The girl in my window

>> Thursday, July 24, 2008

Some time in the past few days, a young lady has taken up residence in my near vicinity, and I've found her in my front window quite a lot lately. She's subtle, she is, inconspicuous to the point I tend to forget about her, only noticing when I'm turning all the lights out to go upstairs to bed. And when I do, there she is. She's resilient but flighty, too: I thought storms this week had left her all but homeless and without livelihood, but I've gathered she's prone to wrecking her home and starting over every night even in fair weather. She's there again tonight. I'm not sure if she's watching me or not.

Last night, and the night before, I took a few photos. I hoped they would help me identify her. I wasn't subtle, I was practically in her face, only separated by the glass; the storm window made it hard to get a clear shot of her--often all I got was a photograph of the flash going off--but here are a few of the pics I took of the mystery woman (focus and lighting is poor in all of them--a tiny thing shot through a storm window against the dark night, it's no wonder):

But now here's the question: who is she? She's an orb-weaver, that part is simple. Her house is not a cobweb or a funnelweb, she lives at the center of a nice, flat, relatively orderly spiral when she's at home. That only narrows it down to a few thousand species.

At first I thought she was Araneus cavaticus, the common barn spider. I based the assumption on her markings and, well, the commonness of the barn spider. But then, after looking around some more, I began to lean towards Neoscona crucifera, a common resident North Carolinian, especially after looking at the images on this page (there are four photographs of crucifera in the second section from the top, captioned "Araneidae - Orb Weavers").

Here's the problem: it turns out that identifying a spider based on coloration and markings is a useless effort according to some experts. Identifying a spider really involves a microscope. And I have to admit--aside from the difficulties I might have trying to catch this young lady, I also don't want to intrude on her life much more than I already have. She's beautiful, she keeps to herself and hasn't made any noise or thrown any parties, and if she happens to eat a mosquito or two I will consider her a strategic ally.

(The struggles of an another arachnophiliac photographer can be read about in this article full of pretty awesome photographs. This author got some extremely nice, in focus, unobstructed by glass photographs and consulted a small library of books--and still found it impossible to come up with firm identifications he was happy with. The truth is that there are a lot of spider species with enormous variation within each species, such that identification and classification even challenges the experts.)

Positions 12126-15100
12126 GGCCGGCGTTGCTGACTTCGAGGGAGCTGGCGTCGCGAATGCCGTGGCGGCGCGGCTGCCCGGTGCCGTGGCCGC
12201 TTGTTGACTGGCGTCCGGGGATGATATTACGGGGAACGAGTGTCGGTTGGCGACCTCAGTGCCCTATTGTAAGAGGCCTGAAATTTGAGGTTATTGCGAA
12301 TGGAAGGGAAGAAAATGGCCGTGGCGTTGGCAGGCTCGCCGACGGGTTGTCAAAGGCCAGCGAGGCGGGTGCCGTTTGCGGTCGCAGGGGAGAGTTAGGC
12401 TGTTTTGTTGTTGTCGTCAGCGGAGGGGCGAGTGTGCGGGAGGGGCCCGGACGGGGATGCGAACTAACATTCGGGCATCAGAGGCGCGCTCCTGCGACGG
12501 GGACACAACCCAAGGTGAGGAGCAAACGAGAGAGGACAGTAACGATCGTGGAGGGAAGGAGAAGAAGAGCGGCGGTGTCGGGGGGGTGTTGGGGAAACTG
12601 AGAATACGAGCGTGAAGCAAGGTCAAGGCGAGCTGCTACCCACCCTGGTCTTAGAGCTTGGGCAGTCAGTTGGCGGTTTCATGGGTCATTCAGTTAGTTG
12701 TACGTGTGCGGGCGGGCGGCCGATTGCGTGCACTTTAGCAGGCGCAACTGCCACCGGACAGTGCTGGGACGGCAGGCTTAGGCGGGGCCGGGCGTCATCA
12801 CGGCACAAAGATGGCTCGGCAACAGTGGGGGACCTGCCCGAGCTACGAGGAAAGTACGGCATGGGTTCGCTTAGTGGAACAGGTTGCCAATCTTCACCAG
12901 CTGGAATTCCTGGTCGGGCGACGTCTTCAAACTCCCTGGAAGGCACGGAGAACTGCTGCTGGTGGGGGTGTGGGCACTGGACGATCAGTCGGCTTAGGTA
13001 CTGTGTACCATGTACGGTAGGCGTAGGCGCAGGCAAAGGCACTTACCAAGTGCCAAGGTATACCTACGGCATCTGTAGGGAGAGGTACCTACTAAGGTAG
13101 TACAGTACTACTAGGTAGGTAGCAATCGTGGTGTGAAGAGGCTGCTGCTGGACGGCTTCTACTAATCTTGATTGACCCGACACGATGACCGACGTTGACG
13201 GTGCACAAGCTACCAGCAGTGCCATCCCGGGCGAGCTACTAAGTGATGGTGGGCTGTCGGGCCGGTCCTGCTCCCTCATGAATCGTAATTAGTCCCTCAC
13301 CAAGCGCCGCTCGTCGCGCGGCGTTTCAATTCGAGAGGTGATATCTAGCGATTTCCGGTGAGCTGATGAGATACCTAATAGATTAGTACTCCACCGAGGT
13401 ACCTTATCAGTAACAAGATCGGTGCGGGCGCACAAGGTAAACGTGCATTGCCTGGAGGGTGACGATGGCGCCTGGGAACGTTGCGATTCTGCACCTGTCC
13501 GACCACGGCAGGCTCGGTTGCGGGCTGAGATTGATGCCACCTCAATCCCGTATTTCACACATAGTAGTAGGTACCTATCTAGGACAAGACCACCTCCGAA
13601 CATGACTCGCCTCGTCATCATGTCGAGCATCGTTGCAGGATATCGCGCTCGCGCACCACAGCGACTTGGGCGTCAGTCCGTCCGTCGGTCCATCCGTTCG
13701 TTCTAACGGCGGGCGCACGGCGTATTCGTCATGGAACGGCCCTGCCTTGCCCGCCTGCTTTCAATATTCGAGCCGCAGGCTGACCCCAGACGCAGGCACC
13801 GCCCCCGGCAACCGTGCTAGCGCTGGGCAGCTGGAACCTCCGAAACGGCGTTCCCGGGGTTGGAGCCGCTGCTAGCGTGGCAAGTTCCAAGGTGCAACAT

Any of you have any thoughts as to who my new neighbor is? Yes, I know I just said identification is nearly impossible, but I'm also willing to put it to a vote: do you think my little friend is cavaticus or crucifera, or perhaps something else entirely? Any guesses...?

(And before anyone makes the obvious joke: to date she has not used her home as a blackboard for messages about pigs or things that are nice. Sorry if that ruins anyone's fun....)


Tania Friday, July 25, 2008 at 12:25:00 AM EDT  

The science geek in me says "neat". The person who appreciates good photography says "awesome pictures".

And the Tania that is creeped out by spiders* and has a whole bunch of spider bites is going "ick ick ick ick ick".

*intellectually, fascinating creatures. viscerally, creep me out.

Random Michelle K Friday, July 25, 2008 at 9:48:00 AM EDT  


Too many legs! Too many legs!

But also, Neat!

Eric Friday, July 25, 2008 at 10:29:00 AM EDT  

If four legs good, two legs bad, then eight legs twice as good. Or doubleplusgood, if you'd like.

Logic is fun!

Random Michelle K Friday, July 25, 2008 at 1:01:00 PM EDT  

Four legs is ok. Anything more than four legs squicks me out.

As in, you want to make me run screaming, find a centipede. One of the ones with the really longs legs.

OK. I may need to throw up now.

However, things with no legs don't bother me at all.

Jeri Saturday, July 26, 2008 at 12:16:00 AM EDT  

Spiders don't bother me at all, and I find their webs beautiful and fascinating.

I don't, however, have any insight into identifying them, I've never tried to do that

Great photos, especially under the circumstances.

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